Submitted to: Plant Pathology
Publication Type: Peer Reviewed Journal
Publication Acceptance Date: 7/22/2007
Publication Date: 7/26/2007
Citation: Deng, X., Chen, J., Shan, Z., Zhou, G., Li, H., Civerolo, E.L. Identification of Candidatus Liberibacter asiaticus from Foshou (Citrus medica) in China. Plant Pathology. New Disease Report, 15:Article July 2007. Available: http://www.bspp.org.uk/ndr/july2007/2007-66.asp Interpretive Summary: The Huanglongbing (HLB) pathogen was identified in Foshou (Buddha’s hand) Citrus medica var. sarcodactylus Swing, for the first time in southern China. The pathogen was characterized through molecular means as Candidatus Liberibacter asiaticus. The report is significant because Foshou is a valuable crop and infected Foshou could potentially serve as source of inoculum for HLB in other citrus crops.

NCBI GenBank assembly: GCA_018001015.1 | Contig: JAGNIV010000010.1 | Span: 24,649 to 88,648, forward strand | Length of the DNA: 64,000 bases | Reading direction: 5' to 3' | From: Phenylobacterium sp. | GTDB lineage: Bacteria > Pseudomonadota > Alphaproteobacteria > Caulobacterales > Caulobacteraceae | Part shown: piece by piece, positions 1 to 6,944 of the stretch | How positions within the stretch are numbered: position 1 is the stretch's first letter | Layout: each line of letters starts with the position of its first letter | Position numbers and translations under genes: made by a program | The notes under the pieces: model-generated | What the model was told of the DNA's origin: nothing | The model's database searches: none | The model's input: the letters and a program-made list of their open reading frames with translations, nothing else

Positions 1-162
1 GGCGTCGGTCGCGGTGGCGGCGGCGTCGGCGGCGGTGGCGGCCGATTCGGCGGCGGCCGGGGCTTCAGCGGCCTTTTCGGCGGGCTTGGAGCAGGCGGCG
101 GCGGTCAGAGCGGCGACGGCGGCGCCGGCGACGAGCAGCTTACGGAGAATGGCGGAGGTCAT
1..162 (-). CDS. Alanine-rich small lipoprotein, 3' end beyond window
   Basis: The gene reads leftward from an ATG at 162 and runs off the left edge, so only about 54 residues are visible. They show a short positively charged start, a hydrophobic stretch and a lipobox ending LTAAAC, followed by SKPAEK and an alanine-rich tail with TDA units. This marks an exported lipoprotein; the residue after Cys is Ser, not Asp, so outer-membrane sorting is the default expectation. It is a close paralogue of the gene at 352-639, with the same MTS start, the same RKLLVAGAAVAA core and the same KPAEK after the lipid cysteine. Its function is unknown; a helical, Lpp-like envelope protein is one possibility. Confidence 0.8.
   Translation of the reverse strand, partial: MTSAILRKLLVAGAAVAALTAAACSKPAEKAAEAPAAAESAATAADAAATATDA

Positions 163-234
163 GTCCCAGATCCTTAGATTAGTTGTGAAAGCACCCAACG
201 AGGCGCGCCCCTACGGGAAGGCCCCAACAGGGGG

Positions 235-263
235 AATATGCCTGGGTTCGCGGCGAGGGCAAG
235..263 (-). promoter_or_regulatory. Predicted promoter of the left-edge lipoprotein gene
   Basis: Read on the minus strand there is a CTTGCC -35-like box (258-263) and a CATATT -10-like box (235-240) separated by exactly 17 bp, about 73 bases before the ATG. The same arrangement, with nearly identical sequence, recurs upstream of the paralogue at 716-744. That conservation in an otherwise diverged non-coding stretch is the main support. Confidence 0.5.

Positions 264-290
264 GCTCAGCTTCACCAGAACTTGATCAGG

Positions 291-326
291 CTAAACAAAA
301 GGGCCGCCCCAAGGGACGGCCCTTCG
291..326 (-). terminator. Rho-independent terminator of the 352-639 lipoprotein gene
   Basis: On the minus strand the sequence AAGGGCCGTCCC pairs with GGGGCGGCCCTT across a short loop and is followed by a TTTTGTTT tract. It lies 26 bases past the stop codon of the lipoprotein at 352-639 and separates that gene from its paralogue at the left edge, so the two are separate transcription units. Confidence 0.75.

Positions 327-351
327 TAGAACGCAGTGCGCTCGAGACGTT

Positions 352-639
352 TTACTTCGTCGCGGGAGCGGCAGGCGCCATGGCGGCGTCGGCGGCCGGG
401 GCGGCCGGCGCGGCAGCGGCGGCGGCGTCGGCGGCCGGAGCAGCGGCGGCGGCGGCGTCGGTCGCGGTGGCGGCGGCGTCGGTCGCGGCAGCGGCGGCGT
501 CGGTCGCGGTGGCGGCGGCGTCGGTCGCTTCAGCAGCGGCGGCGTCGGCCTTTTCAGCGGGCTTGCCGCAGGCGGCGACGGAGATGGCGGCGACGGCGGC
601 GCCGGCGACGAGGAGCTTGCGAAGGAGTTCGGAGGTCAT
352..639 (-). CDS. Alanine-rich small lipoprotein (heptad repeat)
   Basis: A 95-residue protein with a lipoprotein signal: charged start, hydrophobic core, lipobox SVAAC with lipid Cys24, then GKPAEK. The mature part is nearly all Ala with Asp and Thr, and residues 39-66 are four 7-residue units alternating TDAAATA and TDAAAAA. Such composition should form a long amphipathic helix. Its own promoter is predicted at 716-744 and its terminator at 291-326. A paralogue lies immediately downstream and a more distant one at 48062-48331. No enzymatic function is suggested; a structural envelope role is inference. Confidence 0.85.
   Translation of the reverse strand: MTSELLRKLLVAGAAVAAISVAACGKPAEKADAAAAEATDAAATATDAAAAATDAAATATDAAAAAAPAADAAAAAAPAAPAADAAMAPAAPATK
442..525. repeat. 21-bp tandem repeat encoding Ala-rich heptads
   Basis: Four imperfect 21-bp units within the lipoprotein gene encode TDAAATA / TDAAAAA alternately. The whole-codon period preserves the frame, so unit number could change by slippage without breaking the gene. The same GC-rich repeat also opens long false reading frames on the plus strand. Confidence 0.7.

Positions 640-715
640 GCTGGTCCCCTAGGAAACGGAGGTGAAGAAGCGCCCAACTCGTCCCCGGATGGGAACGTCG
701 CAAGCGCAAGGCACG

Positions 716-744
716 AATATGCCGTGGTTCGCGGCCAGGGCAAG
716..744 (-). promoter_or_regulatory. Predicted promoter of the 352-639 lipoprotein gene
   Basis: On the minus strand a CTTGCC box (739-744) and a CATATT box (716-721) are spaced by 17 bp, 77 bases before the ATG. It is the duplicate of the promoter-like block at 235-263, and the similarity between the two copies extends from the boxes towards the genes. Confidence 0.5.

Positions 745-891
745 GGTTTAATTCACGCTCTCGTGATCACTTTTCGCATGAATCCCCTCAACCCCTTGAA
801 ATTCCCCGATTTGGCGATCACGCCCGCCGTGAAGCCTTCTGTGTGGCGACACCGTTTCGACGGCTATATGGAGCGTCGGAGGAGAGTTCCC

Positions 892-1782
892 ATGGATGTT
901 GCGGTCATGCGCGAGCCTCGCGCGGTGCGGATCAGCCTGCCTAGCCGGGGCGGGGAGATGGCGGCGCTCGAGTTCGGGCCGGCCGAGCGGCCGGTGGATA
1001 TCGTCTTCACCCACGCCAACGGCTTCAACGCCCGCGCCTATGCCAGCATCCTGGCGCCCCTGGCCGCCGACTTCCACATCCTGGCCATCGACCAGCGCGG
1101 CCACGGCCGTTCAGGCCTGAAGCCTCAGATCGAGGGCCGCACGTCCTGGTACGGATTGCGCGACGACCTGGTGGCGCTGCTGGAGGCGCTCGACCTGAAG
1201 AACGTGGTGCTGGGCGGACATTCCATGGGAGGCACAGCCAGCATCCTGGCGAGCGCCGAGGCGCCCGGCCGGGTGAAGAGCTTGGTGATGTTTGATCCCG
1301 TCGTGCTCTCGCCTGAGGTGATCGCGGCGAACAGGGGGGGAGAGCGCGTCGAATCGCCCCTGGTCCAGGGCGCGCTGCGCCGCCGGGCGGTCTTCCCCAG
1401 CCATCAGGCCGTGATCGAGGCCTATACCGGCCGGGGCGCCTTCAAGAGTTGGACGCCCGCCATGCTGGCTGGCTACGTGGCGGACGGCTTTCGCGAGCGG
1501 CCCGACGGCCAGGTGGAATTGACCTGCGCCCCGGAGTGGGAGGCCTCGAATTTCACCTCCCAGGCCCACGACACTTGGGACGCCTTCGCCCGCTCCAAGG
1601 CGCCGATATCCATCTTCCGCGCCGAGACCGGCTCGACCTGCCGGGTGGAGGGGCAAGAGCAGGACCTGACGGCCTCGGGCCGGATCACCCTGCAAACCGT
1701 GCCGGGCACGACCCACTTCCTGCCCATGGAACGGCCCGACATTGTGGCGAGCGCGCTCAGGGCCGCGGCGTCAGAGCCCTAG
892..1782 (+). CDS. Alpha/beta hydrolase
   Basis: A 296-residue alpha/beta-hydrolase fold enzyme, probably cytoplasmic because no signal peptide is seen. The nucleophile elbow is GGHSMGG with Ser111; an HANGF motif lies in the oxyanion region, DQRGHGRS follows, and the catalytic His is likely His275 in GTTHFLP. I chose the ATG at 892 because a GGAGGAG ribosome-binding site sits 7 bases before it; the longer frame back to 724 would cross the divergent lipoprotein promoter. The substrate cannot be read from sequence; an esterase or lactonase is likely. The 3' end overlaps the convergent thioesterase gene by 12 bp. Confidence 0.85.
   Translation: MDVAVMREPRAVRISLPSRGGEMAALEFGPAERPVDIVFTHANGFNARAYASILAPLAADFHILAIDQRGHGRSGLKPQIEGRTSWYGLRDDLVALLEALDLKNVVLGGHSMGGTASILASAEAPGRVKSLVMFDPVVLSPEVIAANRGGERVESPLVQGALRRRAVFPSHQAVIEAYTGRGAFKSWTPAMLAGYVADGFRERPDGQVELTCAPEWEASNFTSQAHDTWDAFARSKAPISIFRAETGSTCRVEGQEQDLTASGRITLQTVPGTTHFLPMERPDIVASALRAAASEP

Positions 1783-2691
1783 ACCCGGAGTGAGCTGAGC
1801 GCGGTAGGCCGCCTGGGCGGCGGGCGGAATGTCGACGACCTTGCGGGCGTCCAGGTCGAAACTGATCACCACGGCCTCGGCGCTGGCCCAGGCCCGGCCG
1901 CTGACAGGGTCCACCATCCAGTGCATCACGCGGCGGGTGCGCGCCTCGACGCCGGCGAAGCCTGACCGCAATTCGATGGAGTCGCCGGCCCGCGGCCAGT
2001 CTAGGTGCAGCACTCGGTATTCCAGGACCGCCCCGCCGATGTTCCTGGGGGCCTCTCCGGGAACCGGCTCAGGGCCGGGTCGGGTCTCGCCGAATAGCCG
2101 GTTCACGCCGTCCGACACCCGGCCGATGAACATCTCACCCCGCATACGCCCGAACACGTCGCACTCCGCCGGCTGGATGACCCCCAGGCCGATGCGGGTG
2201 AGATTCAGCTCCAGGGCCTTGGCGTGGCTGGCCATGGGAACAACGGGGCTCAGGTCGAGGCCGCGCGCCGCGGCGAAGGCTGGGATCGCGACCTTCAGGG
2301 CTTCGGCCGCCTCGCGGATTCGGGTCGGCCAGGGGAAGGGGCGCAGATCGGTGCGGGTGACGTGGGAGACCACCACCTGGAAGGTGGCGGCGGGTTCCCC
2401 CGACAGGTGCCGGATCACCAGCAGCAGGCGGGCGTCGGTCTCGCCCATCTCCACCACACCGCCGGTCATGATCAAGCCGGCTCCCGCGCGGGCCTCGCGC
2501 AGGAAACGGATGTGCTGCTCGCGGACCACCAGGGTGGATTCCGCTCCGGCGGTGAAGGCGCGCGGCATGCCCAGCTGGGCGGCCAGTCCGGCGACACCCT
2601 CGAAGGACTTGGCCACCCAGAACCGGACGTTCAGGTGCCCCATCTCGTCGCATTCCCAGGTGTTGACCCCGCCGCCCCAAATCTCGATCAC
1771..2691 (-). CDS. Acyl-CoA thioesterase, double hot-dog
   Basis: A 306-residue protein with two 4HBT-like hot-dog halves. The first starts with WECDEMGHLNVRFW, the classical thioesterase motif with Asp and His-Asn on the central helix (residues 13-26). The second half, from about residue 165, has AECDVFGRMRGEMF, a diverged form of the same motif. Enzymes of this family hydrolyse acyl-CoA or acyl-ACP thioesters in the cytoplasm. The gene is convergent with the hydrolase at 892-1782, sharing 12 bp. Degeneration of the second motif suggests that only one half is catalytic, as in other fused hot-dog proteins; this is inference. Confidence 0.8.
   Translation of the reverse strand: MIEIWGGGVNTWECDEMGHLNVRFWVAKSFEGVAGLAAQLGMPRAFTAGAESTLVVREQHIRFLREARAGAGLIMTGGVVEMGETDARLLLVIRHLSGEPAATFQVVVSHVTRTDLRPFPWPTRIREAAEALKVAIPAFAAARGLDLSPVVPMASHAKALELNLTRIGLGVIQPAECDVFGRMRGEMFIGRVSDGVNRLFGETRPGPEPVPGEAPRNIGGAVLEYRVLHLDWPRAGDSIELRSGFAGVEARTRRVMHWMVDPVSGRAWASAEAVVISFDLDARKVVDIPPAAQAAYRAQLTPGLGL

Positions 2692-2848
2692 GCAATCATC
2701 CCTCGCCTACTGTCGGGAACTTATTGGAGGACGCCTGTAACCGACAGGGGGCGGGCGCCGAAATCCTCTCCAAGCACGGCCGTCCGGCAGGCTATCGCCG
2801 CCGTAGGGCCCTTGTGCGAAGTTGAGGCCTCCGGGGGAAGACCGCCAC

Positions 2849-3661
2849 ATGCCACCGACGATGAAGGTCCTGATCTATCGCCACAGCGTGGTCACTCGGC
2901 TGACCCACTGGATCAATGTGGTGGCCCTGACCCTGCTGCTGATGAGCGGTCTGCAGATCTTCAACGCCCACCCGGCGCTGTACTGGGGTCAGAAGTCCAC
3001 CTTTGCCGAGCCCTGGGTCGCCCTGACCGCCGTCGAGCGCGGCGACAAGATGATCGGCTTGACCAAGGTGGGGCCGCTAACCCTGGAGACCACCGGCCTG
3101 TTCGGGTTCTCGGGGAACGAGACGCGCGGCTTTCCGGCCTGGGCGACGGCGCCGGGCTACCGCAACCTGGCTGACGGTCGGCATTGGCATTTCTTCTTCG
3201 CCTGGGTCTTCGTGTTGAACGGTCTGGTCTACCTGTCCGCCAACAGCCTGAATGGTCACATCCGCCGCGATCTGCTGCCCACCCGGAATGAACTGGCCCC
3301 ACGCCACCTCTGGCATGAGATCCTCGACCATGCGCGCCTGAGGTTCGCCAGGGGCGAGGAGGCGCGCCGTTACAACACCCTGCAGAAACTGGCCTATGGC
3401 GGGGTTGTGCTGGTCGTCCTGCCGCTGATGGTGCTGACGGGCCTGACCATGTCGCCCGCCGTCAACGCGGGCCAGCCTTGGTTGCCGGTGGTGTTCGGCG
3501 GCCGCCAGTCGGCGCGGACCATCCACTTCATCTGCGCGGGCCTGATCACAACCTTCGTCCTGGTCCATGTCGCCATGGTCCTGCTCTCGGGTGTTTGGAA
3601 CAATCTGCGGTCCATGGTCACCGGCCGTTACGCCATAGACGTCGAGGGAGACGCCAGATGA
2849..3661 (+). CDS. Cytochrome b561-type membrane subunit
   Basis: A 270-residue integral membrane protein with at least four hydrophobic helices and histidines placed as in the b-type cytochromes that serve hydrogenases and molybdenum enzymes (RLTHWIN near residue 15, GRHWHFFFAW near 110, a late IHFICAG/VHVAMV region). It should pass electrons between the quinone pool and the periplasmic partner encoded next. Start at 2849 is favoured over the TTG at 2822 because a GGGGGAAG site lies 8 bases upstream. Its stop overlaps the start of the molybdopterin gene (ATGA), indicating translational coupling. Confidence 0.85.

Technical Abstract: In China, Foshou (Buddha’s hand), C. medica var. sarcodactylus Swing, is commonly cultured and valued for its fragrance and used medicinally as a stomach, stimulant, expectorant and tonic. Since 1999, we noted that Foshou succumbs to Huanglongbing (HLB) or yellow shoot disease with incidence up to 40%. The infected trees can also serve as a source of primary inoculum for other commercial citrus varieties. So far, HLB in Foshou is described only by symptomatology. The etiological agent, Candidatus Liberibacter sp. a noncultureable, phloem-limited alfa-proteobacterium, has not yet been identified and characterized according to recent taxonomy information. In January of 2006, we recognized 9 Foshou trees showing typical HLB symptoms (leaf mottling and yellowing in young shoots) in an orchard in Guangning city, Guangdong province, People’s Republic of China. To identify the pathogen, DNA was extracted from symptomatic leaves with the cetyltrimethylammoniumbromide (CTAB) method. Samples were tested for Ca. L. asiaticus by PCR with primer sets OI1/OI2c targeting the 16S rDNA locus and A2/J5 targeting the locus of beta-operon of ribosomal proteins. DNA samples from all symptomatic leaves were positive with both primer sets. OI1/OI2c generated a ca. 1,160 bp amplicon. Further digestion of the amplicon by XbaI yielded two DNA fragments of ca. 640 bp and 520 bp and A2/J5 generated a 703 bp amplicon, excluding Ca. L. africanus. The positive control using a sweet orange (C. sinensis) tree known to have HLB showed the same result. No DNA was amplified from the asymptomatic healthy Foshou tree. Sequences of OI1/OI2c and A2/J5 amplicons were determined and showed 99.6-100% similarity to those of Ca. L. asiaticus in the GenBank database. No DNA was amplified by PCR with primer set GB1/GB2 specific to Ca. L. americanus. These results indicate that the Foshou HLB etiological agent is Ca. L. asiaticus. This is the first report of molecular identification of Ca. L. asiaticus associated with C. medica HLB in southern China.